A ripple into Westbrook

Joining the church of Westbrook has been a wonderful and exciting experience. I’m currently on staff as the Director of Student Ministry. However, I’ve been a part of this awesome church family for quite some time through various volunteer efforts. I keep thinking how fortunate I am to be able to learn, rejoice and grow with this God honoring community.

As some of you know, my journey to Westbrook (and Minnesota) began on another continent. I’m originally from Cape Town, South Africa. About 9 years ago, my wife, Rebecca, felt a calling to quit her job and move to the beautiful country of South Africa to serve God through missions. She worked at an AIDS organization, teaching children preventative care and life skills. This is where we met and fell in love (I was her supervisor). We decided to move to America to get married and raise our family. This was probably the hardest and best decision that I have ever made. Hard because I had to leave my entire family for the sake of answering the call of God upon my life. It has become one of the best decisions because I can see all of the spiritual fruit that has grown since then. These fruit include my 3 wonderful children, a loving and supportive wife, and a Westbrook church community that I can call home. I seldom realize the impact one decision can have and how powerful it can be, not only to us but also to those around us. The decision that my wife and I made 9 years ago in Africa has had a ripple effect today and I can’t wait to see what it produces in the future.


Have you ever wondered how to explain Communion to your children or to non-believers?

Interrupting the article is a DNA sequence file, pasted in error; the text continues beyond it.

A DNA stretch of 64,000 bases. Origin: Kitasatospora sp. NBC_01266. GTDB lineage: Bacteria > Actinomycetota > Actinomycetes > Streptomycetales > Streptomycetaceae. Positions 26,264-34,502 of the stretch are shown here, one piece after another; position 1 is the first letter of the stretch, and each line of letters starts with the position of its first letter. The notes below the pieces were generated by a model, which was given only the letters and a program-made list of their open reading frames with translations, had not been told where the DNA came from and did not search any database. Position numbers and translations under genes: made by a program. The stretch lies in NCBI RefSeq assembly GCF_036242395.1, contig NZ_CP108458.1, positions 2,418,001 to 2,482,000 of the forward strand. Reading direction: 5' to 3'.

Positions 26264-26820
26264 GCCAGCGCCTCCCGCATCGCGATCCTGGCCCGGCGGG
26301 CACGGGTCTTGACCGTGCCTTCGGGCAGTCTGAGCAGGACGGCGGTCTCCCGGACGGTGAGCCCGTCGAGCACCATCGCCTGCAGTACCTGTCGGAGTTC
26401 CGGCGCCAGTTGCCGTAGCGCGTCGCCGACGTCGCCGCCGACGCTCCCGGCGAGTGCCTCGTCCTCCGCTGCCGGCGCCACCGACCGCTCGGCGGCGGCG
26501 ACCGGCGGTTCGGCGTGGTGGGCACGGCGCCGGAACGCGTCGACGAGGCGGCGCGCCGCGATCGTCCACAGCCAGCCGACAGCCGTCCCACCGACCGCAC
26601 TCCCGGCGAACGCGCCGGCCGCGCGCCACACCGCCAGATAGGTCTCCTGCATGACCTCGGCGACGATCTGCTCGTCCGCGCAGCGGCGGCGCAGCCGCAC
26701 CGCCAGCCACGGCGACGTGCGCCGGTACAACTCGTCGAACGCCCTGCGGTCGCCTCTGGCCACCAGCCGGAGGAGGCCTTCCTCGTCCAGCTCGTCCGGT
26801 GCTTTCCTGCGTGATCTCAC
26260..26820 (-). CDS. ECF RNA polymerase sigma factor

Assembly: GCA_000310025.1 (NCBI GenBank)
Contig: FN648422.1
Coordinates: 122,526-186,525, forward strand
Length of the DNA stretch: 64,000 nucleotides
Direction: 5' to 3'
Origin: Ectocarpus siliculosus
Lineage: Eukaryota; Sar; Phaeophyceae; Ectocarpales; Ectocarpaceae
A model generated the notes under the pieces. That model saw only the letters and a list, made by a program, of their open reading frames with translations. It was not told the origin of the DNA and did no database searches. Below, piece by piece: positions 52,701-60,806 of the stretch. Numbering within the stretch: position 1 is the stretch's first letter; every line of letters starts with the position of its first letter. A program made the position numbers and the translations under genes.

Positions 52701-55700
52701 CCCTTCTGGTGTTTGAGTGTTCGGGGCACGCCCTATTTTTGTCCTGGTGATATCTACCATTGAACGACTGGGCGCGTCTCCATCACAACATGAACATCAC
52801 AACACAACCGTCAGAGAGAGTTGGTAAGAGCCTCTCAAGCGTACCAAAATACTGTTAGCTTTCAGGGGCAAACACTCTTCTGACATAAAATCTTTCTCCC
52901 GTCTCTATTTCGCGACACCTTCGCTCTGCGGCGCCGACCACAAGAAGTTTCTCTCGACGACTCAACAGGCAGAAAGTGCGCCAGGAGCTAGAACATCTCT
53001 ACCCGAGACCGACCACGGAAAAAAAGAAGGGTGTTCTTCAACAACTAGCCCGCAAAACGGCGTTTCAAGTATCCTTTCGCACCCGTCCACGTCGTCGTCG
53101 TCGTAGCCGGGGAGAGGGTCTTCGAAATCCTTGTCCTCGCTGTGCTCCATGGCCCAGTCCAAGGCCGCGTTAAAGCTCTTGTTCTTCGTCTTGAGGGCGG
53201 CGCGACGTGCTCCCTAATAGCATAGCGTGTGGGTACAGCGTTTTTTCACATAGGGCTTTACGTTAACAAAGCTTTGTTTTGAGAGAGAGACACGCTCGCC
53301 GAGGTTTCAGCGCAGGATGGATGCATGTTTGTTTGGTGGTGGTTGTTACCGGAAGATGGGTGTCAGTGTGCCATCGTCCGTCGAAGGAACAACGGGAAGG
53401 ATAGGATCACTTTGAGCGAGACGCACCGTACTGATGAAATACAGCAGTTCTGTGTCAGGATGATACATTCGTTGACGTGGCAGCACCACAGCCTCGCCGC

The answer to understanding Communion is found in the Word (I Cor 11).   The Word shows us Communion is for believers.  We find in Matt 26, Luke 22 and I Cor 11 that Jesus wants His followers to remember Him through Communion, and that they should continue to do this until Christ returns again.

The symbolism of body and blood can be confusing for children, unbelievers and new believers.  One reason this can be confusing is because abstract thinking is not developed in children until after junior high and some adults struggle understanding symbolism as well.  It is important to understand while participating in Communion the bread and drink are not actually the physical flesh and blood of Christ.  We really don’t know anything more than that, because Jesus did not tell us any more about those elements. It’s OK to say that it’s a partial mystery to us all, because it is!

The Word also tells us that we must examine our hearts before participating in Communion (found in 1 Cor. 11:28-29).   We should always come  to the Lords table with a clean heart.  Is there something that needs confessing? Something or someone that needs an apology?  Encourage self examination before participating in the Lords Supper.  If the table is not approached with a clean, clear, understanding heart the elements presented are simply a snack.

Westbrook offers a Communion Class for children and their parents/caregivers.  The next class is Sunday, October 29 at 9 am.